Even though Australia experiences one more record breaking year in terms of extreme heat, facing severe weather conditions and rising emission issues now, none of these are important concerns for the Federal Budget of the year 2017. Scott Morrison proudly delivered the speech for the federal budget without mentioning even a single thing about the intensifying situation of climate change and its drastic impacts on the Australian economy.

Any country that comes under the tremendous impact of climate change, up to the level of extinction of many underwater jungles and hundreds of unique species, would be expected to keep these burning issues as the main focus and substantial part of the year’s budget but what was witnessed in the case of Australia’s budget for the year 2017 was nothing less than a surprise.

As the budget 2017 reveals itself, it seems that the $265 million budget had many other factors as their first priority than the climate change itself. Some of these precedence issues that also captured a considerable part of the budget 2017 include the following;


Snowy Hydro 2.0

The federal government has once more announced its support for the expansion of the snowy hydro scheme. This is to provide extra pumped storage of hydro energy. Also, the government has shared its plan to buyout Snowy Hydro shares, owned by the Victorian state government and New South Wales. However, there was no separate allocation of money to facilitate this buyout and expansion plan.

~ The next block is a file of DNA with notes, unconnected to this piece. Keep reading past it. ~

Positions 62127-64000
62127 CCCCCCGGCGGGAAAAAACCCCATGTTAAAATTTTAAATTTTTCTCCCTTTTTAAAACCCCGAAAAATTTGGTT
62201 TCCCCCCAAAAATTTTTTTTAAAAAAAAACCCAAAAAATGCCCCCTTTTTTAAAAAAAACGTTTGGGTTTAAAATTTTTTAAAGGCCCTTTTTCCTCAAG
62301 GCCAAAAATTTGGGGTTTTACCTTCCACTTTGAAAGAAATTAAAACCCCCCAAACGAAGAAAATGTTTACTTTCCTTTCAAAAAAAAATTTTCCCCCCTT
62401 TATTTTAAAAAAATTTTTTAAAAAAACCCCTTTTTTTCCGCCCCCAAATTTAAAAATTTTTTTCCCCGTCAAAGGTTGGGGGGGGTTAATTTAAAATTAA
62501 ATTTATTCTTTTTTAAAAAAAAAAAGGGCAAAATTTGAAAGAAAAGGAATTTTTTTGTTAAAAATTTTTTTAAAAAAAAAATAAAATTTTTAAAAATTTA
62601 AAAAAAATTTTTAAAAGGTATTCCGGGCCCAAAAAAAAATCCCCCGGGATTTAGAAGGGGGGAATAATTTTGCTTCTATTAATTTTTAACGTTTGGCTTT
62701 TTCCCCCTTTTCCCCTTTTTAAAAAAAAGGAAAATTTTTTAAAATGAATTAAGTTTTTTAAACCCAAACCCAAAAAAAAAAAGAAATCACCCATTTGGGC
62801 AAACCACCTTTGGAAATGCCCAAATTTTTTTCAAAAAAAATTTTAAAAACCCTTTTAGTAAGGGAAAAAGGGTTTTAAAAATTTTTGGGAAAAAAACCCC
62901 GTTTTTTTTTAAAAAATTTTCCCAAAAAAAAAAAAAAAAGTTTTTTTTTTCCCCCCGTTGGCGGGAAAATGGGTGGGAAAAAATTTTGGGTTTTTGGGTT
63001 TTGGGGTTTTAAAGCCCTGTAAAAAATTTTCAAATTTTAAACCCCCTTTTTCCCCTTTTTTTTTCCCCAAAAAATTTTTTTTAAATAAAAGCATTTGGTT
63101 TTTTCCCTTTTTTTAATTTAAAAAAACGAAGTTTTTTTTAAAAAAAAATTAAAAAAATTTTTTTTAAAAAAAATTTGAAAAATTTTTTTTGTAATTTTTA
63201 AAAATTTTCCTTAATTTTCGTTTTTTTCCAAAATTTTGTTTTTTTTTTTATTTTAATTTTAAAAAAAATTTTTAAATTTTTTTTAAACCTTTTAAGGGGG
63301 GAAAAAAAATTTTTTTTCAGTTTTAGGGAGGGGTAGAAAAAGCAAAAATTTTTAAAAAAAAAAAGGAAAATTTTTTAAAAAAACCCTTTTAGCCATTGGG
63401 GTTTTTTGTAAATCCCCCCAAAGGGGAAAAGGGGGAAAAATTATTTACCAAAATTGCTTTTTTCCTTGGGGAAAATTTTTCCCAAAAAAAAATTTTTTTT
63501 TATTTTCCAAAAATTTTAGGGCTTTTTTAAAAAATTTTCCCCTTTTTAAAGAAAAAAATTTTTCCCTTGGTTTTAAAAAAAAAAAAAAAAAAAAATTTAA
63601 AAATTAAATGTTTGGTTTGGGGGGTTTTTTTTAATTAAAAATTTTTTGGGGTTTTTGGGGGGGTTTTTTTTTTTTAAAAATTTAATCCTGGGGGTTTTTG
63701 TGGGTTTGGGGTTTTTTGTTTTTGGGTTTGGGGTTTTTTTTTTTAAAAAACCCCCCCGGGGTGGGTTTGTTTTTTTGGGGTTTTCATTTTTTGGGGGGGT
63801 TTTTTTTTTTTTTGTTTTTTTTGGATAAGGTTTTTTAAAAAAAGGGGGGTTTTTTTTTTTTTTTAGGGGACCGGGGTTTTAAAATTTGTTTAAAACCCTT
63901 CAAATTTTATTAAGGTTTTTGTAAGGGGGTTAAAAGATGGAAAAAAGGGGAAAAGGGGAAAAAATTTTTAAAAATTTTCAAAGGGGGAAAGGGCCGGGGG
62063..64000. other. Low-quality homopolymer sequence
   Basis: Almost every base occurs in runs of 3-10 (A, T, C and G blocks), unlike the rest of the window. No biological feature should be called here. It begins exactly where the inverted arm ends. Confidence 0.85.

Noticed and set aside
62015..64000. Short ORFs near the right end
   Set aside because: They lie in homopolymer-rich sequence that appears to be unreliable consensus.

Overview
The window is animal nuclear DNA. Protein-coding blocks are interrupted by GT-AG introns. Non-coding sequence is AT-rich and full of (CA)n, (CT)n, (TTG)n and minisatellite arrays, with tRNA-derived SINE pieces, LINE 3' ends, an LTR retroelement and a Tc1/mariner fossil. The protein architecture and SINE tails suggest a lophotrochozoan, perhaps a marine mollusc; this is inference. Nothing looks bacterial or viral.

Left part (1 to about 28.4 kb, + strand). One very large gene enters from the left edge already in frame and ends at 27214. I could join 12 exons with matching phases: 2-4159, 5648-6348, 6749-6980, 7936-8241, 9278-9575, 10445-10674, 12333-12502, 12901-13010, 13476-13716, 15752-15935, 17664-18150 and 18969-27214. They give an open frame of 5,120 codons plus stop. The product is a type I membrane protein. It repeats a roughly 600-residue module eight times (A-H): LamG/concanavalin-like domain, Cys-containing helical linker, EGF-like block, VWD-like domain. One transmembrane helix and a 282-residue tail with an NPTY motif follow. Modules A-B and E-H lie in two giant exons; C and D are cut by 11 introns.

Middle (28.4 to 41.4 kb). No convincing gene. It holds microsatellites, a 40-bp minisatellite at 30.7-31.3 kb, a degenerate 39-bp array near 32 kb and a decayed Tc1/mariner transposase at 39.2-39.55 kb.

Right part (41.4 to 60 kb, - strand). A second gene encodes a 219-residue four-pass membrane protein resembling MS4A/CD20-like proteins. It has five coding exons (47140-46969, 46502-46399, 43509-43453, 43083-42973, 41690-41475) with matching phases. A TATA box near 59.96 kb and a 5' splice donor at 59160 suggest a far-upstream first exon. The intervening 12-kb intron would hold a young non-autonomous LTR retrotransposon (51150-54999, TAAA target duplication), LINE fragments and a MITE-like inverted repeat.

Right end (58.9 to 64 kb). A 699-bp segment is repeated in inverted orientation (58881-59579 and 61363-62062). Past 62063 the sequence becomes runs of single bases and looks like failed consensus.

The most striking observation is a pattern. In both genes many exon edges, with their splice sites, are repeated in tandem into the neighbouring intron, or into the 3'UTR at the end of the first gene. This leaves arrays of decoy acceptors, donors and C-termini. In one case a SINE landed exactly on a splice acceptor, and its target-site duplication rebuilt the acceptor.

Since without giving rise to sources of renewable energy, the expansion will eventually increase emissions that are based on the power of fossil fuel, investment in such a scheme would be more welcoming if it would be accompanied by another plan to transform the generation of fossil fuel to renewable energy.


Funding and Climate Research

The budget 2017 strips the Authority of Climate Change, a platform that conducts independent climate analysis and research, of two-thirds of it’s funding and also reiterates the future plans of the government to completely abolish it.

Considering no additional funding, National Climate Change Adaptation Research is still available with $0.6 million to work alongside CSIRO, maintaining an online database in terms of specific parts of the research.


Port Augusta – Solar Thermal Plant

Keeping $110 million as the contingency reserve, in the case required, the government has reiterated its support for establishing a solar thermal plant in South Australia – Port Augusta. The government has also announced provision of an additional loan with regards to calling a solar thermal proposal in Augusta Port by the Renewable Energy Agency and Clean Energy Finance Corporation.

Overall, budget 2017 is a disappointment for climate change, whereas the government continues to focus on fossil fuels. Nonetheless, turning back to the risky global climate situation, it will not be proven as a knowledgeable decision for the Australian economy, if the issue remains unsupported and persistent.

Moreover, the upcoming report of Finkel Review is expected to provide a blueprint of Australia’s future of energy. Until then, local communities and the state will most likely continue to accept the challenging task of taking a lead on the rising climate issues.

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